Dried oatstraw, when prepared as a decoction, is rich in minerals that support both long term nervous system health as well as help to strengthen bones, hair, teeth, and nails. The best results are found through using it for several months to several years.
Both preparations are widely used to support reproductive and sexual health.
Most people are already familiar with oats as a common cereal grain. European folklore has a long tradition of uses for oats as a nourishing food for those who are debilitated, weak, or healing from a long illness.
When prepared as a gruel, oatmeal is also wonderfully demulcent, or “gooey.” Using oats and oatmeal topically to soothe inflamed and sensitive skin conditions is still common today.
Oats are also recommended as a soothing food for those with digestive troubles ranging from constipation to diarrhea to ulcers (although they are sometimes contraindicated for those with celiac disease).
Oats are considered a good source of soluble fiber, fat, and protein.
As previously discussed, the preparation of different oats medicine is specific to the stage of the plant as well as whether it is fresh or dry.
When making a fresh milky oats extract, it is recommended to extract it as quickly as possible after harvesting. The weight of the fresh milky oats makes a 1:2 extraction very easy. One tip I learned from jim mcdonald is to measure out the herbs and alcohol (or use the folk method) and puree it in a blender. This helps to fully combine the milky essence with the alcohol. When straining you want to remove the fibrous herb, but you want that thick layer of the “milky” substance to remain. This will settle so be sure to shake the tincture well before using each time.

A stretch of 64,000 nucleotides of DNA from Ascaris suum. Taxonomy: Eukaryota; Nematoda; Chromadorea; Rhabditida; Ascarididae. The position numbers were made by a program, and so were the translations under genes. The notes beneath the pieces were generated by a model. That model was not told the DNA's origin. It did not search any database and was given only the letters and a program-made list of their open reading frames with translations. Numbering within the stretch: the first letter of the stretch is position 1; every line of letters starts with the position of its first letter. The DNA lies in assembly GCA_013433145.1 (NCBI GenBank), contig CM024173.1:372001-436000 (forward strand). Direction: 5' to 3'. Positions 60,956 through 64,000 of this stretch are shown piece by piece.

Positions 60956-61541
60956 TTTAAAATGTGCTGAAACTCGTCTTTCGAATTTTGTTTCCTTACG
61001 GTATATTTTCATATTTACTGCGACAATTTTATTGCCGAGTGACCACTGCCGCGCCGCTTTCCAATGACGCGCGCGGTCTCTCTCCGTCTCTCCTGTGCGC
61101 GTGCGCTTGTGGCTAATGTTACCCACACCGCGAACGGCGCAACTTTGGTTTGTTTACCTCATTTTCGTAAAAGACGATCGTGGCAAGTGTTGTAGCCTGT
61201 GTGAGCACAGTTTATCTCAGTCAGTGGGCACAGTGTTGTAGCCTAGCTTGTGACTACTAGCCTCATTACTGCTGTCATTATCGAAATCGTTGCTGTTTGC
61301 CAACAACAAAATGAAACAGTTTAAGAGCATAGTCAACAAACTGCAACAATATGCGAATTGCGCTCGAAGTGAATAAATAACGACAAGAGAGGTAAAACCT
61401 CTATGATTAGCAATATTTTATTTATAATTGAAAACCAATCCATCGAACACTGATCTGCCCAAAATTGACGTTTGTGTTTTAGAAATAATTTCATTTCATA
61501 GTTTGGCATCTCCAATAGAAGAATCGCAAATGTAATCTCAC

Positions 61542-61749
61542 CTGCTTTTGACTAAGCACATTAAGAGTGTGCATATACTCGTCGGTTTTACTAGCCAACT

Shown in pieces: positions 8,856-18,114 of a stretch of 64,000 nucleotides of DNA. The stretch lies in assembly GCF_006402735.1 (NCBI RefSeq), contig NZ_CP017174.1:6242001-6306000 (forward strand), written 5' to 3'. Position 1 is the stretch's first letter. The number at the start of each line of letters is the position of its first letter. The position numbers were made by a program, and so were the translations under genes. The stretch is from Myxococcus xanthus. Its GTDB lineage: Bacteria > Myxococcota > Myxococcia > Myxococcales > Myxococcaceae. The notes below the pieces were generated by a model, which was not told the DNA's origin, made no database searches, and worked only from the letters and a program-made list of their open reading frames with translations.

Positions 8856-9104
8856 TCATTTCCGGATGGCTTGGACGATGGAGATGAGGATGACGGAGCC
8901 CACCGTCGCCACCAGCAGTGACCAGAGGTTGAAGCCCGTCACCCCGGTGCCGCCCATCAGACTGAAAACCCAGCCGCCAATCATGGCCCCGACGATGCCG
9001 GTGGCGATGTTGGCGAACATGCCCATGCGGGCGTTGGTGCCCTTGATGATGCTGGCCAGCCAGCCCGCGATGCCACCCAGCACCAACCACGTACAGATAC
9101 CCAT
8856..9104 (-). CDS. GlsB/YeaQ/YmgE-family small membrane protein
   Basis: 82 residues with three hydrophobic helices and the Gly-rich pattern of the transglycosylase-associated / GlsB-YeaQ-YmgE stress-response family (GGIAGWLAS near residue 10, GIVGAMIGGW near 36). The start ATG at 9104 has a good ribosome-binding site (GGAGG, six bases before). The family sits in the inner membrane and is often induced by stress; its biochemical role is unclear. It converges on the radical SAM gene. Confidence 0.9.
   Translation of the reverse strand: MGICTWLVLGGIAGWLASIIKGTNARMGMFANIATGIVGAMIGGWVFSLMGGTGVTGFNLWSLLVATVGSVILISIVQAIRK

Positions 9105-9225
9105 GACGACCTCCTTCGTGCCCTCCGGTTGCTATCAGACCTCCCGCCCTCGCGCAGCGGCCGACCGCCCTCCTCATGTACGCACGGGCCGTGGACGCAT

Eclectic herbalist Finley Ellingwood gives these recommendations for taking Milky Oats Extract:
“If administered in hot water during the day, its action is much quicker, and in cold water at night on retiring it has a more extended influence. When given in hot water, its action at times, is almost instantaneous.”9
The dried oatstraw is best when simmered for at least 20 minutes. This is believed to extract more of the silicon and other minerals than a simple hot water infusion.
Suggested Dosage for the Health Benefits of Oats
Milky Oats Tincture: 1:2, 5 mls, 3-5 times daily.
Dried Oatstraw: 1 ounce (28 grams) decocted in 1 quart water daily.
Oat is a member of the grass family.
It grows as long, light green stalks that are hollow. Oat plants may be 1 to 4 feet in height.
The flowers grow as nodding panicles of spikelets, where the flowers (followed by the seeds) dangle from a tall branched stem.